The nasty audio on Trump, on the other hand, was most likely lockerroom baloney. If you buy that he does stuff like that, and nobody did anything up until now…right.
    Trump is still a Democrat, but every dang election half of the folks going for the Republican nomination are Democrats. He’s odd because, as Kresta was bemoaning yesterday, he doesn’t try to pretend to be a nice Christian. Normally Dems are either nice people (and want to make you be nice in exactly the same way, preferably while funding it), or they’re nasty people who use ‘nice’ to bludgeon you into doing what they want, with heavy sprinkles of Jesus’ name.
    Hillary we know would be worse than Obama– because she’d do the stuff he’s done, and she is competent. Evil– specifically, in the willingness to destroy humans, both the obvious and literal way in abortion, but the less obvious way of destroying lives if it is to her advantage, not even counting those dead from her poor security practices, and routinely putting people at risk because she hates and fears the military. She disarmed the military guards when she’d go to bases in war zones, for heaven’s sake. She put some of my friends at risk of death because she either thinks that her behavior is bad enough they’d be likely to put a bullet in her brain, or she thinks the tiny risk is worth exposing all of them to death.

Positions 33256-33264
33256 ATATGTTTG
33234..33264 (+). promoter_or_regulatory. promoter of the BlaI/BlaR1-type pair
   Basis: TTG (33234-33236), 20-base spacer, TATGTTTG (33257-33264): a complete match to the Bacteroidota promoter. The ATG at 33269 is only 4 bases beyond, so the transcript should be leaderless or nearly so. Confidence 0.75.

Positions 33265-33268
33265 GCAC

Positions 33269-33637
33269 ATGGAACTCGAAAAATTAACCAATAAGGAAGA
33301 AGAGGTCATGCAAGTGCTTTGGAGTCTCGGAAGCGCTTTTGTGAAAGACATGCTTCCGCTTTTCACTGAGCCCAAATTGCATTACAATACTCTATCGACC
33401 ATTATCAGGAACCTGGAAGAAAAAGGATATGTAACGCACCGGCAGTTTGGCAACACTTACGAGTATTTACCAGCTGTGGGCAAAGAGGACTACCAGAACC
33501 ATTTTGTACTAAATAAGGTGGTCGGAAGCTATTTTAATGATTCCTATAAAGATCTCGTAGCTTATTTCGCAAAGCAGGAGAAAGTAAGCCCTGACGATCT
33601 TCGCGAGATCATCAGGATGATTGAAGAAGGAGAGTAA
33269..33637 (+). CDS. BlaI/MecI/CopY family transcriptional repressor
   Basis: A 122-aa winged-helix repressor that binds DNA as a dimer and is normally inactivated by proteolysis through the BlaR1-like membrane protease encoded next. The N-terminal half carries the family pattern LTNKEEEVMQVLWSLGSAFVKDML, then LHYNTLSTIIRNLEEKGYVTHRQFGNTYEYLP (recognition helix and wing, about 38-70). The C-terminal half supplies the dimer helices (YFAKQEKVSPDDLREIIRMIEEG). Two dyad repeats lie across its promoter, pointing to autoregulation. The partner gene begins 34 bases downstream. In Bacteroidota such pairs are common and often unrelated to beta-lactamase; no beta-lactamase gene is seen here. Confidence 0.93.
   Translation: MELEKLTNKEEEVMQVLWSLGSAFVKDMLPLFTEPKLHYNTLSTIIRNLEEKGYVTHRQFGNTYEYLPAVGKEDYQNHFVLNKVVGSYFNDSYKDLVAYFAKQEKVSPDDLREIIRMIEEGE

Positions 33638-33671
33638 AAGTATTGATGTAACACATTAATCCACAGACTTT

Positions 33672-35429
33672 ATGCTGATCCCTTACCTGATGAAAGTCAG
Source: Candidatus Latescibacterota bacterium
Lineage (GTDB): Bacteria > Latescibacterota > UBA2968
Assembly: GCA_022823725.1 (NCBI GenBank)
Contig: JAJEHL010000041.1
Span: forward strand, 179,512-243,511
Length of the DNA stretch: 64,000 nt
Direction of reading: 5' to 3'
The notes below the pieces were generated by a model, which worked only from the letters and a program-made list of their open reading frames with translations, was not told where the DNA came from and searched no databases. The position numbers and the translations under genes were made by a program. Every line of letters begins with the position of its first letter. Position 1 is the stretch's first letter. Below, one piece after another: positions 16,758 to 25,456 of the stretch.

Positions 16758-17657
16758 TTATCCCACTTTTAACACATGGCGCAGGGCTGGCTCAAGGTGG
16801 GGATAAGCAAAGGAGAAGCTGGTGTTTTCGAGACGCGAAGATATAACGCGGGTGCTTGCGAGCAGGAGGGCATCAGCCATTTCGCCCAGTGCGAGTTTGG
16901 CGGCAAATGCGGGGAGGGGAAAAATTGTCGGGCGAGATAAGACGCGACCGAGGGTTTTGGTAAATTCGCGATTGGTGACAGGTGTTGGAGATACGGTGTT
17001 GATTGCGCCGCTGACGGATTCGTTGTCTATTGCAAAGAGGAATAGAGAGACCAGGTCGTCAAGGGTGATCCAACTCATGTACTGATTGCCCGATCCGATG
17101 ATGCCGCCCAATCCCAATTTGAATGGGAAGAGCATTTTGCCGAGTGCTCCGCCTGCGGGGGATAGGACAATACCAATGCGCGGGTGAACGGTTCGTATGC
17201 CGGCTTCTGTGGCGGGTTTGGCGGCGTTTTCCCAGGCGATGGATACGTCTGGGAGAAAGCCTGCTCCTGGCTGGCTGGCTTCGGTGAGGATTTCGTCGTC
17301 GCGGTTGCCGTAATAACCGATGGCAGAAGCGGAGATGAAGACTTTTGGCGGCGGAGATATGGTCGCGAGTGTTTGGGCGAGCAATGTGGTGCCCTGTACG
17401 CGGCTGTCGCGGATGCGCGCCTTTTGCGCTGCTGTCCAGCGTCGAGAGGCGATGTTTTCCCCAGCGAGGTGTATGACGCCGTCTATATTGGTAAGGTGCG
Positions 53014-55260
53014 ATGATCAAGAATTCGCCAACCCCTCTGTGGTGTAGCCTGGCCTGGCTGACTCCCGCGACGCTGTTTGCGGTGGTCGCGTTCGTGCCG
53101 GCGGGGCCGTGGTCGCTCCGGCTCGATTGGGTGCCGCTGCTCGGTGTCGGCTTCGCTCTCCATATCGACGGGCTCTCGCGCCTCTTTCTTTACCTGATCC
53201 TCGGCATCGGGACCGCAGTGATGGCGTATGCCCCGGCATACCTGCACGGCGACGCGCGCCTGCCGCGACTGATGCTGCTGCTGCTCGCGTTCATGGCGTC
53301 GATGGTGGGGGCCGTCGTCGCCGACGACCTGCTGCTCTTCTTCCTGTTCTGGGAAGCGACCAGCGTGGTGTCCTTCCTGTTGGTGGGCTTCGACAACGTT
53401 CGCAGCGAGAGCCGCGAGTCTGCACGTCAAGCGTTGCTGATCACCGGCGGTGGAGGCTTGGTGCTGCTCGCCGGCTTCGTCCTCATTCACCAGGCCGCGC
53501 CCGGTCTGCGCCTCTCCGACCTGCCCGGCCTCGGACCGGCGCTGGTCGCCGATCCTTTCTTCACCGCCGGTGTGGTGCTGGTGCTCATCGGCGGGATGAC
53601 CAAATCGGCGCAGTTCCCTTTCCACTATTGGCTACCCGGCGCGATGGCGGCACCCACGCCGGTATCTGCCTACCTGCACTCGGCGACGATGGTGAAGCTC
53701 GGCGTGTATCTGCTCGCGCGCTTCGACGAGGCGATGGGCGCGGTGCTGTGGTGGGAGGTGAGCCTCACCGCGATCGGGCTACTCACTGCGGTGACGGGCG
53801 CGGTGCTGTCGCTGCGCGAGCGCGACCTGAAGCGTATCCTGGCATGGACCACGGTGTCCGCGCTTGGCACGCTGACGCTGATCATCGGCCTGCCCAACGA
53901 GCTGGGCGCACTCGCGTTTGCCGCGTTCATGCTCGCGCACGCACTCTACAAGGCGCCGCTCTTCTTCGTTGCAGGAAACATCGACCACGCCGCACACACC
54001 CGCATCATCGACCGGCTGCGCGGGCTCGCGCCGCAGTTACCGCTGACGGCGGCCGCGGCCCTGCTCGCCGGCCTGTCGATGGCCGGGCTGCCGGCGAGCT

• The filibuster can be done away with a simple majority vote. It is a matter of the Senate rules not the Constitution. Harry Reid has already demonstrated how this can be done. I think Trump will appoint pro-life justices. I doubt if he cares about abortion one way or another, and this is a cheap way for keeping support in Congress and around the country from social conservatives. As for what they do after they are on the court, Quien sabe? All we can do is appoint justices with good track records and strong characters and pray that is enough. I can easily see Trump putting Pence in charge of ramrodding judicial appointments through the Senate.

  • I almost wish my kids were older, this election would be an incredible example of why it’s a sin to assume the worst about people without good evidence– while y’all here know that I’m one of those people who will go and find the proof, like Trump bragging about cheating on business in various manners (moral, not legal, cheating), it’s amazing how often stuff is less than rumor and gets treated as fact.
    But only against Trump.
    We have a chance that won’t take a miracle, or great suffering.
    I’ll take it.

  • Donald–
    the “he doesn’t really care about the Justices, and it’s a great sop to go ‘see, see, did what I promised'” argument is one I didn’t hear until yesterday, and it makes sense.


    Just had a thought.
    Basically: Trump’s world-view is, at best, barbaric; Hillary’s is post-Christian. The Barbarian will do stuff, right out there in the open, and refuse to be ashamed of them– the post-Christian will use the ‘outdated morality’ of the Christian as a way to identify vulnerabilities in a target.